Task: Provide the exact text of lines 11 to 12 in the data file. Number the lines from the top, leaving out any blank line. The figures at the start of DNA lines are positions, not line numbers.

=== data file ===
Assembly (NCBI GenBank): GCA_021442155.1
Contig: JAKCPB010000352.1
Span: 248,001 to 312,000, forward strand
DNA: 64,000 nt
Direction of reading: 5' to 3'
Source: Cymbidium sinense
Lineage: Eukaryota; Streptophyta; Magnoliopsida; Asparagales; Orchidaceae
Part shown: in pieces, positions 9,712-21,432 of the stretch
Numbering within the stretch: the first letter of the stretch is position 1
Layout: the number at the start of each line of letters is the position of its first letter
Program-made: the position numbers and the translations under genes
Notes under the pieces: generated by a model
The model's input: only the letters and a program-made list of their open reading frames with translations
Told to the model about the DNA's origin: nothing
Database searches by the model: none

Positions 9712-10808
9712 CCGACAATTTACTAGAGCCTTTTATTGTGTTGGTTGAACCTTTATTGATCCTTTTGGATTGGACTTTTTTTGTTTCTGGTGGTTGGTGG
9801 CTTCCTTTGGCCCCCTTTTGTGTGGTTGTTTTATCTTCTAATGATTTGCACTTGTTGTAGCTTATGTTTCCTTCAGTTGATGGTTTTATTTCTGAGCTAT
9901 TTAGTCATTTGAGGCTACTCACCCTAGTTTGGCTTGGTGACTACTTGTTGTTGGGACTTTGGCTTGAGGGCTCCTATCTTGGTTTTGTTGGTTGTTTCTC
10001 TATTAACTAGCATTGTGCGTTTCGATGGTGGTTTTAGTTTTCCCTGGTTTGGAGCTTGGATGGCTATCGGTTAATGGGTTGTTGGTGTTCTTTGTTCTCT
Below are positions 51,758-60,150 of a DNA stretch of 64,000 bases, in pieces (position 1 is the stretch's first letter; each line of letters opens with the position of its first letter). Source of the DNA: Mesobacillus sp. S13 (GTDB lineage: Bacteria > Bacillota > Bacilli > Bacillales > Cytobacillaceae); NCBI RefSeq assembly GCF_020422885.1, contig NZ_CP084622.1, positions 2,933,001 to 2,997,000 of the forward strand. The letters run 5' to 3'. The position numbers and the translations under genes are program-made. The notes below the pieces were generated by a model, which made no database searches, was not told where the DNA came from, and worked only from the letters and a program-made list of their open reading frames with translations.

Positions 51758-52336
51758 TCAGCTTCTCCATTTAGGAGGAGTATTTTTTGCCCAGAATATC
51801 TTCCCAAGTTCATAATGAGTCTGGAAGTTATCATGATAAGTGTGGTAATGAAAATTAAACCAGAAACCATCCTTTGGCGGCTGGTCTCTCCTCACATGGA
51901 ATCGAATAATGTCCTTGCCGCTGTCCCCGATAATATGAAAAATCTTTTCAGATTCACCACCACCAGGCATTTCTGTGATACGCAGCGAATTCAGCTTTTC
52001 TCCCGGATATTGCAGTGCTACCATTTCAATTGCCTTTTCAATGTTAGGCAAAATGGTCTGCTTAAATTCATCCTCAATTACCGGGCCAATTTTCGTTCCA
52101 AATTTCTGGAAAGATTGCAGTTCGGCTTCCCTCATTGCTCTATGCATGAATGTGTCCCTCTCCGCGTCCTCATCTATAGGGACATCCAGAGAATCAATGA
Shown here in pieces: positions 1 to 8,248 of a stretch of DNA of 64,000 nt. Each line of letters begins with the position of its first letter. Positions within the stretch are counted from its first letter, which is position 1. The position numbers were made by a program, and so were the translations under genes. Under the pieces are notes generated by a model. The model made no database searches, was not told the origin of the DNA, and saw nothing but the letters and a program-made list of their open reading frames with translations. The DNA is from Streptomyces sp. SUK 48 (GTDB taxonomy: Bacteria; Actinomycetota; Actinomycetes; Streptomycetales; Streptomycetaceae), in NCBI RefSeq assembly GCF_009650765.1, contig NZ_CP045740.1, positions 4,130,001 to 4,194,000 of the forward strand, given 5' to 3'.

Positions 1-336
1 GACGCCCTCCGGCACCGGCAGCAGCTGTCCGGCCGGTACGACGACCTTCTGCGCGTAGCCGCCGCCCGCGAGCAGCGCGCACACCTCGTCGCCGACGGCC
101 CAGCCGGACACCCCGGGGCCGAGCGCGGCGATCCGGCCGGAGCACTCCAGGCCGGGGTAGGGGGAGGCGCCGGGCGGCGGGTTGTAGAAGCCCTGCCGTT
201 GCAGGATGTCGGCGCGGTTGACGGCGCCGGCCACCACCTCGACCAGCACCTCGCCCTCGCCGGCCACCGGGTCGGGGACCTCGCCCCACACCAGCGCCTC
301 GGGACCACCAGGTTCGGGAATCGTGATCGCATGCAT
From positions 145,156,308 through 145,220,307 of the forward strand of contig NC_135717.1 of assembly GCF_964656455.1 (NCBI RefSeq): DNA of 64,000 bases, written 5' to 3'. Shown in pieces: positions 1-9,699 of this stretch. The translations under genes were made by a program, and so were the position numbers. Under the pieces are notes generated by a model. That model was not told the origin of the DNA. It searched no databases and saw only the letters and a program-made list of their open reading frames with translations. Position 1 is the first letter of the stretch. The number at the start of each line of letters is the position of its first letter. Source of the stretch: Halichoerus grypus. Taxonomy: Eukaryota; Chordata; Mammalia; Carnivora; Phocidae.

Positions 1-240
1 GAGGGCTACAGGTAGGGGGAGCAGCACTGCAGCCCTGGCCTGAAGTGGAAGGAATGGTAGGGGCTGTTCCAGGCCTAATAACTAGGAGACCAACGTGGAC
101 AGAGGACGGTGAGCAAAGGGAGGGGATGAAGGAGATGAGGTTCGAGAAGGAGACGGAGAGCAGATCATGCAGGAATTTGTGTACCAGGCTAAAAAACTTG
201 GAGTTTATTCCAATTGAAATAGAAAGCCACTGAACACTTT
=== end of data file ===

Program-made: the position numbers and the translations under genes
Notes under the pieces: generated by a model